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I'm encoding some data using mochijson2. But I found that it behaves strange on strings as lists.




Where "102", "111", "111" are $f, $o, $o encoded as strings 44 are commas and 91 and 93 are square brakets.

Of course if I output this somewhere I'll get string "[102,111,111]" which is obviously not that what I what.

If i try



So I again i get a list of two doublequotes and binary part within which can be translated to binary with list_to_binary/1

Here is the question - why is it so inconsistent. I understand that there is a problem distingushing erlang list that should be encoded as json array and erlang string which should be encoded as json string, but at least can it output binary when i pass it binary?

And the second question: Looks like mochijson outputs everything nice (cause it uses special tuple to designate arrays {array, ...})


What's the difference between mochijson2 and mochijson? Performance? Unicode handling? Anything else?


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up vote 7 down vote accepted

My guess is that the decision in mochijson is that it treats a binary as a string, and it treats a list of integers as a list of integers. (Un?)fortunately strings in Erlang are in fact a list of integers.

As a result your "foo", or in other words, your [102,111,111] is translated into text representing "[102,111,111]". In the second case your <<"foo">> string becomes "foo"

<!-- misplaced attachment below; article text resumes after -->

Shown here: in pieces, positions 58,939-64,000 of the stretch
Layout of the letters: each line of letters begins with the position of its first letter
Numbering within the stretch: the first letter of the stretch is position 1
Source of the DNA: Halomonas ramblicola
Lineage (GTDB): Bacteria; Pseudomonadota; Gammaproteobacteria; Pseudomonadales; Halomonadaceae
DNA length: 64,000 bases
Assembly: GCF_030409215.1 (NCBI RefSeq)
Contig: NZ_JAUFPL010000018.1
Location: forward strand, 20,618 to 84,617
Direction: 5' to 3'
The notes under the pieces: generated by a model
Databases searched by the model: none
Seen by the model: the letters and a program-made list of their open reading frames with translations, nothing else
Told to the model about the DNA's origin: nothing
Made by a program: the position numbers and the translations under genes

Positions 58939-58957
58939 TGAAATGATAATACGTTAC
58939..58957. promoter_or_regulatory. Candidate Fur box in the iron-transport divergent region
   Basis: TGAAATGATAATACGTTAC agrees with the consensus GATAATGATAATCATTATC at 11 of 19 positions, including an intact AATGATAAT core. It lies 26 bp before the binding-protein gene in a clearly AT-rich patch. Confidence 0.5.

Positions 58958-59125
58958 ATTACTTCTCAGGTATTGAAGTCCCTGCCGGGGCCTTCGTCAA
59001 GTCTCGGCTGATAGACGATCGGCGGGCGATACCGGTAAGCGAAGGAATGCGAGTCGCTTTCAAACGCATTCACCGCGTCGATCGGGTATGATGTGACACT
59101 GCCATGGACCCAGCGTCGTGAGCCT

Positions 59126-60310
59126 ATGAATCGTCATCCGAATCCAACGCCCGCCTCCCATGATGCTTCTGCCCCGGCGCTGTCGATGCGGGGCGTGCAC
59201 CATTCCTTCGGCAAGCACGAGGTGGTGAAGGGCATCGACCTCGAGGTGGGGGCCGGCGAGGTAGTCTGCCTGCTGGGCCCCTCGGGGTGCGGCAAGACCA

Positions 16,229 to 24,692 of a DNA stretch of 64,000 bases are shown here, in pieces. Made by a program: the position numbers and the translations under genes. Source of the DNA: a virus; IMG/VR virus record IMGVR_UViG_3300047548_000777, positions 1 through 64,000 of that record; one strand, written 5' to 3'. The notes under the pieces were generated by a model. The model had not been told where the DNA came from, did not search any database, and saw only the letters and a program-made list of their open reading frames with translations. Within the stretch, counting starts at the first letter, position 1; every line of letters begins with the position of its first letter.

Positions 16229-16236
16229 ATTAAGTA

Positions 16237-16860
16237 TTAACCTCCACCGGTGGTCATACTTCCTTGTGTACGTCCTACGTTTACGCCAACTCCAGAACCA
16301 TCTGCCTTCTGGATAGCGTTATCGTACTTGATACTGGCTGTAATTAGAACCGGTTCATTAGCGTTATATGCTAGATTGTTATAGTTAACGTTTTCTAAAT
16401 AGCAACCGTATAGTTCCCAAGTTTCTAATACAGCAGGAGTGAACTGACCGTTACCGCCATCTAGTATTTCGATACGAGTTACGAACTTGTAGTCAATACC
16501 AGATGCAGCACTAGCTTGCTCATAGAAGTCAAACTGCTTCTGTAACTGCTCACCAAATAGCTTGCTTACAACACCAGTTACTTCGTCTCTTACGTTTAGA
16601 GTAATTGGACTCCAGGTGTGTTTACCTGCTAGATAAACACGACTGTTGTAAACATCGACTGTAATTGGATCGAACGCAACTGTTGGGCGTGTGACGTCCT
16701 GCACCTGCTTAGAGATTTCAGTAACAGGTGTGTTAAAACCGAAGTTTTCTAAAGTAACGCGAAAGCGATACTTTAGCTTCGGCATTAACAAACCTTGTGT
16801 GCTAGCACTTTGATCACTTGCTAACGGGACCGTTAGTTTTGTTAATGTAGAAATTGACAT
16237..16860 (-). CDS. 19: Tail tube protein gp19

Regarding the second question, mochijson seems to always return a string, whereas mochijson2 returns an iodata type. Iodata is basically a recursive list of strings, binaries and iodatas (in fact iolists). If you only intend to send the result "through the wire", it is more efficient to just nest them in a list than convert them to a flat string.

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Thanks for your answer, but still not everything clear. I guess: the second case your <<"foo">> string becomes "foo" isn't true, or [34,<<"foo">>,34] is equivalent to "foo" ? what about utf-8 support in mochijson? when i used mochijson2 i added {utf8, true} option to encoder. – Sergey Sinkovskiy Oct 13 '09 at 21:56
Try erlang:iolist_to_binary([34,<<"foo">>,34]). 34 is a single " character, <<"foo">> is the three character long string foo (w/o "), and the 34 is another ". – Zed Oct 14 '09 at 5:45
Regardless that your explanation of iodata there is yet another issue. "foo" is not valid JSON and can't be translated to valid JSON. – Hynek -Pichi- Vychodil Oct 14 '09 at 15:30
@Hynek: Not sure what you mean. The sole purpose of encoding (or translation) is to convert invalid data structures to valid ones. – Zed Oct 14 '09 at 18:29

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